Advertisement

AAPS PharmSciTech

, 8:167 | Cite as

Design and study of lamivudine oral controlled release tablets

  • Punna Rao Ravi
  • Sindhura Ganga
  • Ranendra Narayan Saha
Article

Abstract

The objective of this study was to design oral controlled release matrix tablets of lamivudine using hydroxypropyl methylcellulose (HPMC) as the retardant polymer and to study the effect of various formulation factors such as polymer proportion, polymer viscosity, and compression force on the in vitro release of drug. In vitro release studies were performed using US Pharmacopeia type 1 apparatus (basket method) in 900 mL of pH 6.8 phosphate buffer at 100 rpm. The release kinetics were analyzed using the zero-order model equation, Higuchi’s square-root equation, and the Ritger-Peppas empirical equation. Compatibility of the drug with various excipients was studied. In vitro release studies revealed that the release rate decreased with increase in polymer proportion and viscosity grade. Increase in compression force was found to decrease the rate of drug release. Matrix tablets containing 60% HPMC 4000 cps were found to show good initial release (26% in first hour) and extended the release up to 16 hours. Matrix tablets containing 80% HPMC 4000 cps and 60% HPMC 15 000 cps showed a first-hour release of 22% but extended the release up to 20 hours. Methematical analysis of the release kinetics indicated that the nature of drug release from the matrix tablets was dependent on drug diffusion and polymer relaxation and therefore followed non-Fickian or anomalous release. No incompatibility was observed between the drug and excipients used in the formulation of matrix tablets. The developed controlled release matrix tablets of lamivudine, with good initial release (20%–25% in first hour) and extension of release up to 16 to 20 hours, can overcome the disadvantages of conventional tablets of lamivudine.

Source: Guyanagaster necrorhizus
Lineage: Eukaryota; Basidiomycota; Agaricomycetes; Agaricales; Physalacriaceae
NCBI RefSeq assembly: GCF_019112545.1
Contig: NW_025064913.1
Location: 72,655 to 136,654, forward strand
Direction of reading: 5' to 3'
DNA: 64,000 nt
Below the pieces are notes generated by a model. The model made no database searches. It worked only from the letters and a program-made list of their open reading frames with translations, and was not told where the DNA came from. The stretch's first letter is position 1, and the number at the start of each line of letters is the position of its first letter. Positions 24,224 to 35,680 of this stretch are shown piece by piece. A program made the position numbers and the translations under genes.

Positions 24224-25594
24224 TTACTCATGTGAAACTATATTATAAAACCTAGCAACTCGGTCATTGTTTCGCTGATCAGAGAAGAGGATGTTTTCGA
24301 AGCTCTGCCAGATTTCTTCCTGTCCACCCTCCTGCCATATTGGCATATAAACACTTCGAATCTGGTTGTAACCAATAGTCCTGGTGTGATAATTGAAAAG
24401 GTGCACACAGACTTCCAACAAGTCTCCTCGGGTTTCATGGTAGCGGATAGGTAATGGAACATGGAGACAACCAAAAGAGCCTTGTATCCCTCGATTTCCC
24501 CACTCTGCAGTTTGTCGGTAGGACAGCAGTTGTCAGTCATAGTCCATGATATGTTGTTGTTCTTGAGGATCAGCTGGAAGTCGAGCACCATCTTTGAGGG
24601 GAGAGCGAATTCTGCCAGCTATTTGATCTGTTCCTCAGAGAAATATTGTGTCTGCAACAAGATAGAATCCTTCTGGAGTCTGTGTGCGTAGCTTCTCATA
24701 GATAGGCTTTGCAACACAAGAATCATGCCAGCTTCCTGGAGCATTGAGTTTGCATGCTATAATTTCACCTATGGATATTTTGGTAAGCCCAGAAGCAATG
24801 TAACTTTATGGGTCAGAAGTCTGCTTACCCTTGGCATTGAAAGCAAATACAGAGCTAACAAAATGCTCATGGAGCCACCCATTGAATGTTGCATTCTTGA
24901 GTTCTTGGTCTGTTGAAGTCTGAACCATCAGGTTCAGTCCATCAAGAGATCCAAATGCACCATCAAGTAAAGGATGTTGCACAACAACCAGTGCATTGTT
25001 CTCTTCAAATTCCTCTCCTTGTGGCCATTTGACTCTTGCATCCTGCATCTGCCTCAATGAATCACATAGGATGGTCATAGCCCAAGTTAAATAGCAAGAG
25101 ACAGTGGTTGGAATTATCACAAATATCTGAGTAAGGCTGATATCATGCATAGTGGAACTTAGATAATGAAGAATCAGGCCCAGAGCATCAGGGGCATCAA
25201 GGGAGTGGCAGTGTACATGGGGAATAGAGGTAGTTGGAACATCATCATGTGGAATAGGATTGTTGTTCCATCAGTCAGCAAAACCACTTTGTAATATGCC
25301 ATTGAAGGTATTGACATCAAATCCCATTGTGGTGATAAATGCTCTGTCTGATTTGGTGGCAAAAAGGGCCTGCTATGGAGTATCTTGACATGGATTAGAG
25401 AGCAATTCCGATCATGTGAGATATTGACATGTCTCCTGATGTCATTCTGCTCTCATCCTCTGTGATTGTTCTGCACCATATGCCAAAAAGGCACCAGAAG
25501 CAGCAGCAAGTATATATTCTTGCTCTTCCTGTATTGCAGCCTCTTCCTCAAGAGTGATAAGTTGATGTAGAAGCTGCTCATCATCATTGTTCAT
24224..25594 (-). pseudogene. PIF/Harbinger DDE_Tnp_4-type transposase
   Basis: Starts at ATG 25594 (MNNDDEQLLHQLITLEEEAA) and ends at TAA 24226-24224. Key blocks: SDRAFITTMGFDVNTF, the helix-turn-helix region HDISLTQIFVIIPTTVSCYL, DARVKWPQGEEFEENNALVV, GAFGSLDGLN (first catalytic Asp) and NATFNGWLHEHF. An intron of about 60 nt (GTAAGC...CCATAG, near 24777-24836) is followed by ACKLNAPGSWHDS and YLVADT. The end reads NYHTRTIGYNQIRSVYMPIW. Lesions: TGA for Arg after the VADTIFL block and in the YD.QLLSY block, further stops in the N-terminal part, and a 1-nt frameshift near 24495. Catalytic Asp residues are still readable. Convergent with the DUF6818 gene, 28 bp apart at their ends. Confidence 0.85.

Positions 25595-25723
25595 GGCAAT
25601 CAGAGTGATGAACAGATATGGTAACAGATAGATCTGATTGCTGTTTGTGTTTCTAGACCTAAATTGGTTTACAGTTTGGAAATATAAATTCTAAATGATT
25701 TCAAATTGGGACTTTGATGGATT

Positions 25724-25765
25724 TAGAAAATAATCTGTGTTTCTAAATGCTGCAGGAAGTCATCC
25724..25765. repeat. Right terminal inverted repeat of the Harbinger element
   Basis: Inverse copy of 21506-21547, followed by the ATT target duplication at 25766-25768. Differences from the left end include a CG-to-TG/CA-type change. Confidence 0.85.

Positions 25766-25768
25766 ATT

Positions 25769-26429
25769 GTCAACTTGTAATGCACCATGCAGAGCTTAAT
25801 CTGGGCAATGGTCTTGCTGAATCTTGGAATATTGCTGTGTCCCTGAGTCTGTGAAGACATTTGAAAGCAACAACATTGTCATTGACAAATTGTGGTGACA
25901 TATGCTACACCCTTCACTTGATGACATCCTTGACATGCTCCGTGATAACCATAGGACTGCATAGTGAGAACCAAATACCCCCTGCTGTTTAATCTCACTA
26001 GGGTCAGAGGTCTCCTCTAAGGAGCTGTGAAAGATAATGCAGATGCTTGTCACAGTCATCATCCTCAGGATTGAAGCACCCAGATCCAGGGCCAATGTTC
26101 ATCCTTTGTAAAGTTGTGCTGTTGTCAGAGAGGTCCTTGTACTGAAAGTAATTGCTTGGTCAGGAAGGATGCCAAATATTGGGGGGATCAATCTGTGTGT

Keywords

Controlled release matrix tablets hydroxypropyl methylcellulose lamivudine 

References

  1. 1.
    Chien YW. Novel drug delivery systems. In: Chien YW, ed.Oral Drug Delivery and Delivery Systems. New York, NY: Marcel Dekker; 1992:139–196.Google Scholar
  2. 2.
    Vyas SP, Khar RK. Controlled drug delivery: concepts and advances. In: Vyas SP, Khar RK, eds.Controlled Oral Administration. Delhi, India: Vallabh Prakashan; 2002:155–195.Google Scholar
  3. 3.